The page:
In a major boost to the Dutch film industry, a new €20m ($27m) annual scheme is being set up with the aim of attracting international production back to the Netherlands.
The money has been allocated by Government and will be available from 2014. It is expected both to increase inward investment and to slow the talent drain.
“For the Dutch film industry, it means we are back on track,” said Netherlands Film Fund CEO Doreen Boonekamp of the new funding, which will now allow the Dutch to compete with European rivals.
“This positive outcome is crucial for the future and quality of the national film industry. Dutch film professionals can now compete internationally on the basis of quality. We expect this measure to enable more foreign producers to shoot and produce in the Netherlands.”
The new money comes at a time when the Dutch film sector has been suffering from cuts in public funding and from the lack of a soft money scheme to rival the Belgian Tax Shelter or the CIAV system in Luxembourg. It is bound to have a transformative effect on the local industry.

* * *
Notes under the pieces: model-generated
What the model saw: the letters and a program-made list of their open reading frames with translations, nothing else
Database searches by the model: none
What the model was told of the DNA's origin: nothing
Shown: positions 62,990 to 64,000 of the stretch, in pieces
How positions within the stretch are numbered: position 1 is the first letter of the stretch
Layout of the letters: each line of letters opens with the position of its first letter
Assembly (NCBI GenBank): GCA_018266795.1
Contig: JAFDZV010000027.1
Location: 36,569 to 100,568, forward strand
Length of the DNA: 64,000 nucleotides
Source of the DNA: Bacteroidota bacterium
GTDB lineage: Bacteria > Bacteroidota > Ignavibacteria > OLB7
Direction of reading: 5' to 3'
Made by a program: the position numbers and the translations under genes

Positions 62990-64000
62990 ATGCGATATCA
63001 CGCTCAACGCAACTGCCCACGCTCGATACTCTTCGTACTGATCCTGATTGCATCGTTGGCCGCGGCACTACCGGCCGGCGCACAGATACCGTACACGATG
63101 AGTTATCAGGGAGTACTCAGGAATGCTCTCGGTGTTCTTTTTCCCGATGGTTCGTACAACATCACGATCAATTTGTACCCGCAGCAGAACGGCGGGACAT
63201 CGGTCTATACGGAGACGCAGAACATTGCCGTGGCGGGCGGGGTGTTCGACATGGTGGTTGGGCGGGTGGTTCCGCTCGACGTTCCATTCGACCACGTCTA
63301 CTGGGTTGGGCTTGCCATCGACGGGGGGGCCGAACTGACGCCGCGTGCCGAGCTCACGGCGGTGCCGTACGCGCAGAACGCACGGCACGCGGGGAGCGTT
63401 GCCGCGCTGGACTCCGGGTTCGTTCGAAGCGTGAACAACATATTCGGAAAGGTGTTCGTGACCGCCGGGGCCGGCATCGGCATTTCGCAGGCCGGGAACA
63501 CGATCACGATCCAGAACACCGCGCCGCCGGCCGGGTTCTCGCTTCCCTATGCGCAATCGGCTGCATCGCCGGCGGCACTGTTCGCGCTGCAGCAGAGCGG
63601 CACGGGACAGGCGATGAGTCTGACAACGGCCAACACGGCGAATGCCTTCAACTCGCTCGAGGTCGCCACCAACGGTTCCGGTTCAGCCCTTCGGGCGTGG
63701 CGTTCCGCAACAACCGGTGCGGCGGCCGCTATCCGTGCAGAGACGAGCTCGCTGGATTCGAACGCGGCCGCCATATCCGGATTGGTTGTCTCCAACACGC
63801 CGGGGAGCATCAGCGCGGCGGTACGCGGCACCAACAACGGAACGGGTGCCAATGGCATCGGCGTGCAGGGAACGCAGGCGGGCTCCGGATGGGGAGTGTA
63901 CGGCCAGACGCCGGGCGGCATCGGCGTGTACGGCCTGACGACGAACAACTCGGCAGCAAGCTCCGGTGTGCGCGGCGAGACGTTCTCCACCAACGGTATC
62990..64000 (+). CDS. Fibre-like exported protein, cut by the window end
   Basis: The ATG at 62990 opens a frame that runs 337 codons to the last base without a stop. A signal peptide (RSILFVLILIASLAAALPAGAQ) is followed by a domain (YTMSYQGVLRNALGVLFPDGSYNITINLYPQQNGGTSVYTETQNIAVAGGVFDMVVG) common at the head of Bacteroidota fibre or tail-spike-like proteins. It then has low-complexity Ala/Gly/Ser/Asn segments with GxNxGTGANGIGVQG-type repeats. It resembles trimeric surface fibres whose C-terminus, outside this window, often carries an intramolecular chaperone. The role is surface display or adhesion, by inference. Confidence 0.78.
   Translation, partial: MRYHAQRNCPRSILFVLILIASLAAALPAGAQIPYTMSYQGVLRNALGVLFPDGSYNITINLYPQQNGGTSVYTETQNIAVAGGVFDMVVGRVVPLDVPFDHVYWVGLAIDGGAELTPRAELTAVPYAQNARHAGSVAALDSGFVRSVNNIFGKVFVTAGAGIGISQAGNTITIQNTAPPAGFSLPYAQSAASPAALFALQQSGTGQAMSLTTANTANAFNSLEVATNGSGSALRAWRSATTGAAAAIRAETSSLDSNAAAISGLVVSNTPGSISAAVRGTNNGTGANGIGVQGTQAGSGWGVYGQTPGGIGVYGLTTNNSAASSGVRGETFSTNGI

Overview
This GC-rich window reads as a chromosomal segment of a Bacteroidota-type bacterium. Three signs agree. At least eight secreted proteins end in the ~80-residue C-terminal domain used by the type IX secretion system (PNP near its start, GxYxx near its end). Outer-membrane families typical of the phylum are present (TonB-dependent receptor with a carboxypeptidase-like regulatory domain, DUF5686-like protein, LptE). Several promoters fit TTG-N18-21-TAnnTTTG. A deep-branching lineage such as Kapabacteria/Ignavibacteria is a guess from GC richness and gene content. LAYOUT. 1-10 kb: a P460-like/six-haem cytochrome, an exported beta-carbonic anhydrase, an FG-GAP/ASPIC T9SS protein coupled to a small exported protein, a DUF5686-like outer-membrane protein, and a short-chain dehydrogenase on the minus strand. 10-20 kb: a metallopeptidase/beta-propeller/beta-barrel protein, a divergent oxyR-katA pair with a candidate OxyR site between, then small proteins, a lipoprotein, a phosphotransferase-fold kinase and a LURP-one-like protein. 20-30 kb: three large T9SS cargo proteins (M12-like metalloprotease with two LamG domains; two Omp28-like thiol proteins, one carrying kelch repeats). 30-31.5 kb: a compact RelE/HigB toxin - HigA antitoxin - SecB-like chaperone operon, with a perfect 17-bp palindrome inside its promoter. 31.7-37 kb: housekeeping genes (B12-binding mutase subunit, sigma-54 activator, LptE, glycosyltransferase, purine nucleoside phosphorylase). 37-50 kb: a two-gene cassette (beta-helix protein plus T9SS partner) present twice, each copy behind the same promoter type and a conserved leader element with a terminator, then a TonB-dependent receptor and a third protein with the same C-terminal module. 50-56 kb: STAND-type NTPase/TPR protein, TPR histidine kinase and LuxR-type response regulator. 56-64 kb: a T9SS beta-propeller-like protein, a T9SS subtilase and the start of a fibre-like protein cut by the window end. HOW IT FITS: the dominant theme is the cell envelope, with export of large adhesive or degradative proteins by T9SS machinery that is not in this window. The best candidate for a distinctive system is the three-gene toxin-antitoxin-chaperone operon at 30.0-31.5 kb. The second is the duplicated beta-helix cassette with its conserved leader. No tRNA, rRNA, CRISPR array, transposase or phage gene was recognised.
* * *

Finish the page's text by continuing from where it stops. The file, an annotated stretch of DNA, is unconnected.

The announcement of the extra funding - which will come in the form of a cash rebate for filmmakers working in the Netherlands with local Dutch producers - represents a triumph for Boonekamp and her team.
For several years, they have been lobbying government to provide the industry with the backing that other European rivals have taken for granted.
“Obviously, it is even better than we dreamed of. Immediately, the money is there,” Boonekamp told ScreenDaily.
The new measures have received cross party support.
The Ministries of Finance, Economical Affair and Culture have all combined to back the measures.
The Government appears to have been won over by the economic arguments made by the industry. Recent research by Oxford Economics concluded that employment levels in the film sector in Europe have shown a growth of 11.5% since 1998, whereas Dutch employment figures fell 16.7% in the same period.
Full details of how the new scheme will work are yet to be resolved. The Film Fund are pressing for the rebate to be as high as 30%, although Boonekamp acknowledges the final figure may be slightly lower.